President Buhari Signs Landmark AfCFTA Trade Pact [Read What it Means]

President Muhammadu Buhari has signed the Agreement Establishing the African Continental Free Trade Area ,AfCFTA, at the opening of the 12th Extraordinary Session of the Assembly of African Union Heads of State and Govt, in Niamey, Niger Republic, July 7, 2019.

“Today the 7th July, 2019, will be remembered as The DAY #Africa achieves another historic milestone of uniting Africa for collective Prosperity, Peace and Harmony. The operational phase of #AfCFTA will be officially launched today, by African Heads of State” the AU Twitter handle said.

The signing launches the operational phase of the long-sought-after agreement.

Chairperson of the AU Commission, Moussa Faki Mahamat, hailed the launch of the free trade pact as a “historic moment” in Africa’s history, especially toward the realisation of the 50-year African development Agenda 2063.

“The speedy entry into force of the AfCFTA has been a major pride to all of us,” Faki said. “Niamey marks the history of a new era in Africa’s integration.”

“More than just a free trade area, the AfCFTA is by excellence the instrument for industrialization and integration with an objective of the aspirations of the Agenda 2063,” the head of the 55-member pan-African bloc said.

The African free trade accord was launched on March 21 last year in Kigali, capital of Rwanda.

It came into force on May 30, after the deposit of the required minimum of 22 instruments of ratification by AU member states to the AU Commission.

Five more instruments of ratification have since been deposited, including Gabon and the Equatorial Guinea, which deposited theirs on Sunday, bringing the total number of countries that have deposited their AfCFTA ratification to the AU Commission to 27.

Momentous Moment

United Nations Deputy Secretary-General Amina Mohammed also stressed that the start of the operational phase of the continental free trade pact is “a momentous moment, urging the African countries to effectively harness the potential of the free trade pact.

The AfCFTA, added Nigeria, Africa’s most populous and largest economy, and Benin to its growing list of signatories, leaving Eritrea as the only member of the African Union that has not signed onto the historic accord.

Nigerian President Muhammadu Buhari and Benin’s President Patrice Talon signed the agreement, making the two countries as the 53rd and 54th signatories, respectively.

The AfCFTA, among its major aspirations, calls for a single continental market for goods and services, with free movement of business persons and investment, paving way faster establishment of a customs union.

Once fully operational, the free trade accord is projected to boost the level of intra-Africa trade by more than 52 percent by the year 2022, according to the UN Economic Commission for Africa.

According to the AU, the AfCFTA “has laid the foundation” for what could be the world’s largest free trade zone by the number of participating countries, covering more than 1.2 billion people with a combined gross domestic product of 2.5 trillion U.S. dollars.


The 18th Ordinary Session of the Assembly of Heads of State and Government of the African Union, held in Addis Ababa, Ethiopia in January 2012, adopted a decision to establish a Continental Free Trade Area by an indicative date of 2017. This deadline was, however, not met. The Summit also endorsed the Action Plan on Boosting Intra-Africa Trade (BIAT) which identifies seven priority action clusters: trade policy, trade facilitation, productive capacity, trade related infrastructure, trade finance, trade information, and factor market integration.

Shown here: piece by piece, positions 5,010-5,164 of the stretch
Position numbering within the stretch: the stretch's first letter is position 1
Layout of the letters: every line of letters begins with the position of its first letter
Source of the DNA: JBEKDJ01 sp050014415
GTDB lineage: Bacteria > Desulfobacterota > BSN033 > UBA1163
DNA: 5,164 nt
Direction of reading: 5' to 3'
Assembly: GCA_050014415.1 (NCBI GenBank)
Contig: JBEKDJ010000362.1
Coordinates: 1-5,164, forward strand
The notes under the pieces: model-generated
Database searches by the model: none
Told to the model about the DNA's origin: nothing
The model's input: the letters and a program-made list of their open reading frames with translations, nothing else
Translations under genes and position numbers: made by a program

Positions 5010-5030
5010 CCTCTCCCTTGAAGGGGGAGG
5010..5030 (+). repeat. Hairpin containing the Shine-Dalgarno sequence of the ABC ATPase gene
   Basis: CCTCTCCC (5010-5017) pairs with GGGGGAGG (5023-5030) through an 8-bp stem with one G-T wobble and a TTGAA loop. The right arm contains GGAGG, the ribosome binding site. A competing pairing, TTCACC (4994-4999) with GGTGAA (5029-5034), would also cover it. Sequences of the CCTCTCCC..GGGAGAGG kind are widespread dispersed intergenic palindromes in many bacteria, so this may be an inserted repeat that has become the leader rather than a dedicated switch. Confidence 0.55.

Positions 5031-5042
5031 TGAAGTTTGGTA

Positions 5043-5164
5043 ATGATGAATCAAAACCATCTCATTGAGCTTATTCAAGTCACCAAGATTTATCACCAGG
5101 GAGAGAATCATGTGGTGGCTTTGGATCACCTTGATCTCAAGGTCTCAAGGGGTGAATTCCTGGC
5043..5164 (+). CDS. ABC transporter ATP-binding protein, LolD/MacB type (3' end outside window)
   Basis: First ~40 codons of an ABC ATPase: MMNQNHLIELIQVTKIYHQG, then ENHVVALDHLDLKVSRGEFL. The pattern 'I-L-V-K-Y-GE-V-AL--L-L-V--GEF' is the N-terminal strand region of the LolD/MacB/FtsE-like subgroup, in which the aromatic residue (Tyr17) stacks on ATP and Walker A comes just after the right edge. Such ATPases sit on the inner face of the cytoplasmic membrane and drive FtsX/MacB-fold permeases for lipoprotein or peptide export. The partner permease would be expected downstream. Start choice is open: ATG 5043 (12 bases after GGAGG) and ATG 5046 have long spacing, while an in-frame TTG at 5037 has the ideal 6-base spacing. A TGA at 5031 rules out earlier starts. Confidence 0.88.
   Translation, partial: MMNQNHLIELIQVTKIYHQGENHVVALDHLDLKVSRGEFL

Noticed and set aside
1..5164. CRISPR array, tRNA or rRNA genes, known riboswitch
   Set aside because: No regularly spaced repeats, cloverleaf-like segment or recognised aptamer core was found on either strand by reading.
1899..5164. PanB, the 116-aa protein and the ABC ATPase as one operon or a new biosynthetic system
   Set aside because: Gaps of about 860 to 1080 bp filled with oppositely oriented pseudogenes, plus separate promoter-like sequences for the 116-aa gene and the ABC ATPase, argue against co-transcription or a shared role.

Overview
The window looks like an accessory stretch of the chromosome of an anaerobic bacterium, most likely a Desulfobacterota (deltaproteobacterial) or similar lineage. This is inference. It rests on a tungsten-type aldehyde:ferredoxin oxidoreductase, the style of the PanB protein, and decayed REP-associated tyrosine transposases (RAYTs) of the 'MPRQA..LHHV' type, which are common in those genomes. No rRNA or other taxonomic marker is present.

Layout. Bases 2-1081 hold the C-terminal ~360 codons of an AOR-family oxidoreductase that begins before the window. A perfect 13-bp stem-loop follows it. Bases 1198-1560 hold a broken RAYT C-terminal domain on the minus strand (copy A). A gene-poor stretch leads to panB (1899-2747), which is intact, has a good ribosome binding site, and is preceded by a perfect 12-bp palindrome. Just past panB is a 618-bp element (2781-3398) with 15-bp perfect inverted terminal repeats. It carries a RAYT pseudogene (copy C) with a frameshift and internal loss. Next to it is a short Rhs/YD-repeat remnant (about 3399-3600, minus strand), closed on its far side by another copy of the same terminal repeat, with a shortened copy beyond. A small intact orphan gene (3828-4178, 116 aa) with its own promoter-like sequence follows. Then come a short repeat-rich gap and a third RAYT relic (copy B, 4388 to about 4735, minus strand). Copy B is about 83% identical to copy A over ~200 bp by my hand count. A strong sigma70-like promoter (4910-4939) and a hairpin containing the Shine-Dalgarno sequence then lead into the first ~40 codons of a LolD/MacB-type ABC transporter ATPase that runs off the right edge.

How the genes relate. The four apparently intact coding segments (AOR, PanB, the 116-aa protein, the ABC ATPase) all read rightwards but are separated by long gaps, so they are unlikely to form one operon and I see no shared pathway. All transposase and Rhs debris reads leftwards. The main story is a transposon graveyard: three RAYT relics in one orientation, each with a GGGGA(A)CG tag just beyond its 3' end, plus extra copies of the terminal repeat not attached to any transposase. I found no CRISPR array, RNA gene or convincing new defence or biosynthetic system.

The AfCFTA will bring together all 55 member states of the African Union covering a market of more than 1.2 billion people, including a growing middle class, and a combined gross domestic product (GDP) of more than US$3.4 trillion. In terms of numbers of participating countries, the AfCFTA will be the world’s largest free trade area since the formation of the World Trade Organization. Estimates from the Economic Commission for Africa (UNECA) suggest that the AfCFTA has the potential both to boost intra-African trade by 52.3 percent by eliminating import duties, and to double this trade if non-tariff barriers are also reduced.

The main objectives of the AfCFTA are to create a single continental market for goods and services, with free movement of business persons and investments, and thus pave the way for accelerating the establishment of the Customs Union. It will also expand intra-African trade through better harmonization and coordination of trade liberalization and facilitation and instruments across the RECs and across Africa in general. The AfCFTA is also expected to enhance competitiveness at the industry and enterprise level through exploitation of opportunities for scale production, continental market access and better reallocation of resources. 

African leaders held an Extraordinary Summit on the African Continental Free Trade Area (AfCFTA) from 17-21 March 2018 in Kigali, Rwanda, during which the Agreement establishing the AfCFTA was presented for signature, along with the Kigali Declaration and the Protocol to the Treaty Establishing the African Economic Community relating to the Free Movement of Persons, Right to Residence and Right to Establishment. In total, 44 out of the 55 AU member states signed the consolidated text of the AfCFTA Agreement, 47 signed the Kigali Declaration and 30 signed the Protocol on Free Movement.

As at end-March 2019, only three countries have yet to sign the consolidated text of the AfCFTA Agreement: Benin, Eritrea and Nigeria. The legally scrubbed documents were signed on 16 May 2018:


Leave a Reply

Your email address will not be published. Required fields are marked *